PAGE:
We'll be covering this very project, Yahoo! Answers Community Moderation as an in-depth case study in our soon-to-be-drafted Chapter 12 and Micah recently gave a fantastic presentation to the Wikimania 2009 conference. It covers everything from business goals, community metrics, design and implementation to some insight into how well the project performed, and continues to perform.

If you just can't get enough, we'd also recommend you check out the video of Micah's presentation. Thanks for the presentation, Micah! (And you'll be seeing Micah, Ori Zaltzman, Yvonne French and other key drivers of that project surface in Chapter 12.)

September 14, 2009

Chapter 10: Application Integration, Testing & Tuning is up

We're proud to announce that Chapter 10: Application Integration, Testing & Tuning is now drafted and ready for those of you hearty enough to consume raw, unedited content..

Table of Contents:
  • We're starting to come into the home stretch with only two chapters remaining unwritten and the formal review process ramping up. It's getting pretty exciting.

    September 09, 2009

    Time Decay in Reputation Systems

    Reputation Wednesday is an ongoing series of essays about reputation-related matters. This week's essay is excerpted from Chapter 4: Building Blocks and Reputation Tips.

    Time leeches value from reputation: the section called “First Mover Effects” discussed how simple reputation systems grant early contributions are disproportionately valued over time, but there's also the simple problem that ratings become stale over time as their target reputable entities change or become unfashionable - businesses change ownership, technology becomes obsolete, cultural mores shift.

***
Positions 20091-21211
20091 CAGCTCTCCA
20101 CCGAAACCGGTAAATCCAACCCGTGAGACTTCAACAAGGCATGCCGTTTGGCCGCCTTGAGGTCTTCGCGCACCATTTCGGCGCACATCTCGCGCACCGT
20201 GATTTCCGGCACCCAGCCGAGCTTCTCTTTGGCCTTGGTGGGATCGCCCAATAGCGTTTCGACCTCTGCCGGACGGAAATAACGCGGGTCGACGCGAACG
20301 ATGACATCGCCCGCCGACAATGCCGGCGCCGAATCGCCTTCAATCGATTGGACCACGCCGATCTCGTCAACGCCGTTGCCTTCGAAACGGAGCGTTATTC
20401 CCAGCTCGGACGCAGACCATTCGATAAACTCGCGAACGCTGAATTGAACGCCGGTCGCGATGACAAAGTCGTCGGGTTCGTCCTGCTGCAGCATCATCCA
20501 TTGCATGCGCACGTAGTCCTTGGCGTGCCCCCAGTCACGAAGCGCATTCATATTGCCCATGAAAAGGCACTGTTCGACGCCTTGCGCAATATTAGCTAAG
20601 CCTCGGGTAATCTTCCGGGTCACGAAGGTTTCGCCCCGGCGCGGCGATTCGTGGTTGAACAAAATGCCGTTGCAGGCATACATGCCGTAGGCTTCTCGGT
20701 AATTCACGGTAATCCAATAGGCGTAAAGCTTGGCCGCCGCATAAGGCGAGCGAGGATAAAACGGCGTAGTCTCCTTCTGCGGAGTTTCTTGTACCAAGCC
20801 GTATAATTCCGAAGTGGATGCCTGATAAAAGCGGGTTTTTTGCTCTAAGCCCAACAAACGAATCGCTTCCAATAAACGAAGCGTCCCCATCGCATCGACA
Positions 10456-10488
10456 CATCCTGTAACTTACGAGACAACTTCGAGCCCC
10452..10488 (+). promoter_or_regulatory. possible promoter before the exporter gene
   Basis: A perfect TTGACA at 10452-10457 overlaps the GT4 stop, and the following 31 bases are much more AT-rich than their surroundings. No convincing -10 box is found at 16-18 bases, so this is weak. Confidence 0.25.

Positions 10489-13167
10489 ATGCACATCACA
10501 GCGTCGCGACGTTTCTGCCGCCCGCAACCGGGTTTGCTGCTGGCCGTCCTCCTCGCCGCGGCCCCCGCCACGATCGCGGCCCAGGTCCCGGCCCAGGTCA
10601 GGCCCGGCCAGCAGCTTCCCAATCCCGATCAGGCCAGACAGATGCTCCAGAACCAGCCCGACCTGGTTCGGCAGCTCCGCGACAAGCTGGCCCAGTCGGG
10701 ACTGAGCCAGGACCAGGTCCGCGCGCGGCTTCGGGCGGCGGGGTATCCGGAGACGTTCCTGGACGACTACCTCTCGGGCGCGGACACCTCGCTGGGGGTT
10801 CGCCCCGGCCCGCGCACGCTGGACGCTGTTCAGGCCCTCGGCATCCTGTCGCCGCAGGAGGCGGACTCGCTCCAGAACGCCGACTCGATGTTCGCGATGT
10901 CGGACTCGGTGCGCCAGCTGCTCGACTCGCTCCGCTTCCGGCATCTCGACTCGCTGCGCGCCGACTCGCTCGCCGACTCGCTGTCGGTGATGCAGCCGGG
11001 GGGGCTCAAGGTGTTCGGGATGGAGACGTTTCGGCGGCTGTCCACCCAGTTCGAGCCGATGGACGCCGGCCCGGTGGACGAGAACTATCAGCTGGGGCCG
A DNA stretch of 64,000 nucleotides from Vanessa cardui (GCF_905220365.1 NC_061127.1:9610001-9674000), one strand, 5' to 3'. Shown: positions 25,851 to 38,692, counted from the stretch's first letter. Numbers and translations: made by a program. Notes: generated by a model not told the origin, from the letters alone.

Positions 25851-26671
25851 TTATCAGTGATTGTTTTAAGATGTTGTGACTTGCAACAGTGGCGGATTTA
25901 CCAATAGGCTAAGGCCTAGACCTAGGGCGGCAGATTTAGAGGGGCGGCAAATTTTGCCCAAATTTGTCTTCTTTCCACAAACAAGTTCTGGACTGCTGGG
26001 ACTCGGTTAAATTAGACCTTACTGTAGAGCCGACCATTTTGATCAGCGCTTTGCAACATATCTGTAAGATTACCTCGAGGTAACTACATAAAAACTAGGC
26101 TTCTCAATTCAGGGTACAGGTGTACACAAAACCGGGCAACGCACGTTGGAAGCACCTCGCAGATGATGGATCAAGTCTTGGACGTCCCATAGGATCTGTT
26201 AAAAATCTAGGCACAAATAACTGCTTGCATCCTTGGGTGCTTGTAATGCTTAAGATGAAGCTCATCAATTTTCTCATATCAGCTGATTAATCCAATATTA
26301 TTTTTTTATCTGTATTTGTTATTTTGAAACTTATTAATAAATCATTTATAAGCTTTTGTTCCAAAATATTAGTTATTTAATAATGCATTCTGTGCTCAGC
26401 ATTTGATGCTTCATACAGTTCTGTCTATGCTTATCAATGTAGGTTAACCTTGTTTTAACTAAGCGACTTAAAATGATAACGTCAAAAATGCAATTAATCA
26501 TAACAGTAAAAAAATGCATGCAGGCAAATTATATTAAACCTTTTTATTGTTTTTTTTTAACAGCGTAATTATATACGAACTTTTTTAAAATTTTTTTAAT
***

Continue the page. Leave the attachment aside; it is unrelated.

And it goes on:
The key insight to dealing with this problem is to remember the expression “What did you do for me this week?” When you're considering how your reputation system will display reputation and use it indirectly to modify the experience of users, remember to account for time value. A common method for compensating for time in reputation values is to apply a decay function: subtract value from the older reputations as time goes on, at a rate that is appropriate to the context. For example, digital camera ratings for resolution should probably lose half their weight every year, whereas restaurant reviews should only lose 10% of their value in the same interval.

    Here are some specific algorithms for decaying a reputation score over time:

    • Linear Aggregate Decay